The National Consumer Disputes Redressal Commission (NCDRC) seems to be crumbling under its own weight.
Besides the alarming pendency levels, the infrastructure is in such a poor condition that the staircase and both the sides of the corridors of the Commission are flanked by the files, leaving the record vulnerable to any misdoing. These photographs of the Commission office speak for themselves.
Being a specialized tribunal which is almost at the level of a High Court in terms of vertical hierarchy, and being located only in Delhi without any circuit benches, the Commission is expected to do much more. Unfortunately, it appears to have fallen trap to the same issues which inflict our mainstream courts.
The photographs show that there is an immediate requirement of infrastructural fixes. The same may be in the form of notifying circuit benches, as envisaged by Section 22C of the Consumer Protection Act, 1986. Circuit benches, apart from providing the requisite infrastructural thrust, will also make the NCDRC more accessible to the people. And if circuit benches cannot be established for any reason, then at least some new building may be constructed to ensure proper functioning of the Commission.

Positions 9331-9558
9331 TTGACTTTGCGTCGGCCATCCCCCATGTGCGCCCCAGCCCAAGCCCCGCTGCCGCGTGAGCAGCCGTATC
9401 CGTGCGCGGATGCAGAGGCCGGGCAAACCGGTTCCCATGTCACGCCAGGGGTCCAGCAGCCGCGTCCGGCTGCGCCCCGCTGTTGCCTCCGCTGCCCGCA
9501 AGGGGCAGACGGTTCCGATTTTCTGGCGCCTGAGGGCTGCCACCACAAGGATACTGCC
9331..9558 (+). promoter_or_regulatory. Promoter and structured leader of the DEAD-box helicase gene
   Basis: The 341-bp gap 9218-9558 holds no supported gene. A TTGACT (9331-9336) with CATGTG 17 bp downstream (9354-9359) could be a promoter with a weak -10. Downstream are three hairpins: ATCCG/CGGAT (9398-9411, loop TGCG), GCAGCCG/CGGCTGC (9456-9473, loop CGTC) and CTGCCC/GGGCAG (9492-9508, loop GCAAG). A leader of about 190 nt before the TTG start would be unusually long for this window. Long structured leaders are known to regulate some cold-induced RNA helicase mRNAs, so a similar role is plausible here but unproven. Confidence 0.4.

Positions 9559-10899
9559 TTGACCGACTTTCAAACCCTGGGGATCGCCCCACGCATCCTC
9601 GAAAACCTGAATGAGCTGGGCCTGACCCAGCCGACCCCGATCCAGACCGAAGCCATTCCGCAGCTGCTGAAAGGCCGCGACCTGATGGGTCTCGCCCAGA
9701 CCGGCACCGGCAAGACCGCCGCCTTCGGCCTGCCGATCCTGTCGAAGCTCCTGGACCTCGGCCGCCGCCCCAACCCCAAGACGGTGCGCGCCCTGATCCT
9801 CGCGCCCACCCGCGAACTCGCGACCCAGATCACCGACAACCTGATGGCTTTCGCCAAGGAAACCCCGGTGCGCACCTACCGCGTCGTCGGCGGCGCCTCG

The official website of the NCDRC on March 13 gave the following information about the pendency levels-
Total Number of Consumer Complaints Filed/Disposed
since Inception Under Consumer Protection Law
Name of Agency
Cases filed since inception
Cases disposed of since inception
% of total Disposal
Obtained from http://ncdrc.nic.in/stats.html
In this table, the last date when the data was updated is not shown. As per an article published on Rediff, the pendency of the cases grew from 46.8 per cent to 61.3 per cent between 2012 and 2016; and in 2017, the total number of pending cases crossed 9,000 and the pendency touched almost 90 per cent.
The reasons for the present state of affairs are quite evident. Few of them are the outpacing of the disposal rate by the number of new filings, seeking and granting of adjournments repeatedly, non-filling in the vacancies of four members for a long time and so on. There are other small reasons which are responsible for the pendency. To illustrate, there is a practice in NCDRC that an advocate cannot argue the matter if he has not signed on the Vakalatnama, even if he is carrying an authorization to argue the matter from the main counsel in the matter. This practice also contributes to numerous adjournments. The basis for such a prohibition is also not clear as in High Court and other courts, it is not a compulsion that only the advocate who has signed the Vakalatnama must only argue the matter. In some cases, the NCDRC is reopening the facts of the case, even in the exercise of its Revisional jurisdiction, which is a very limited jurisdiction.
Many of these problems have also been a subject matter of honorary addresses by the Hon'ble President and other members of the NCDRC outside the Commission, which by itself shows the gravity of the issue. Recently, Justice RK Agrawal, the President of the Commission, himself expressed the need for prompt filling up of the vacancy of members. It is high time that the stakeholders take serious note of the problem and save the docket explosion from becoming assuming unmanageable proportions.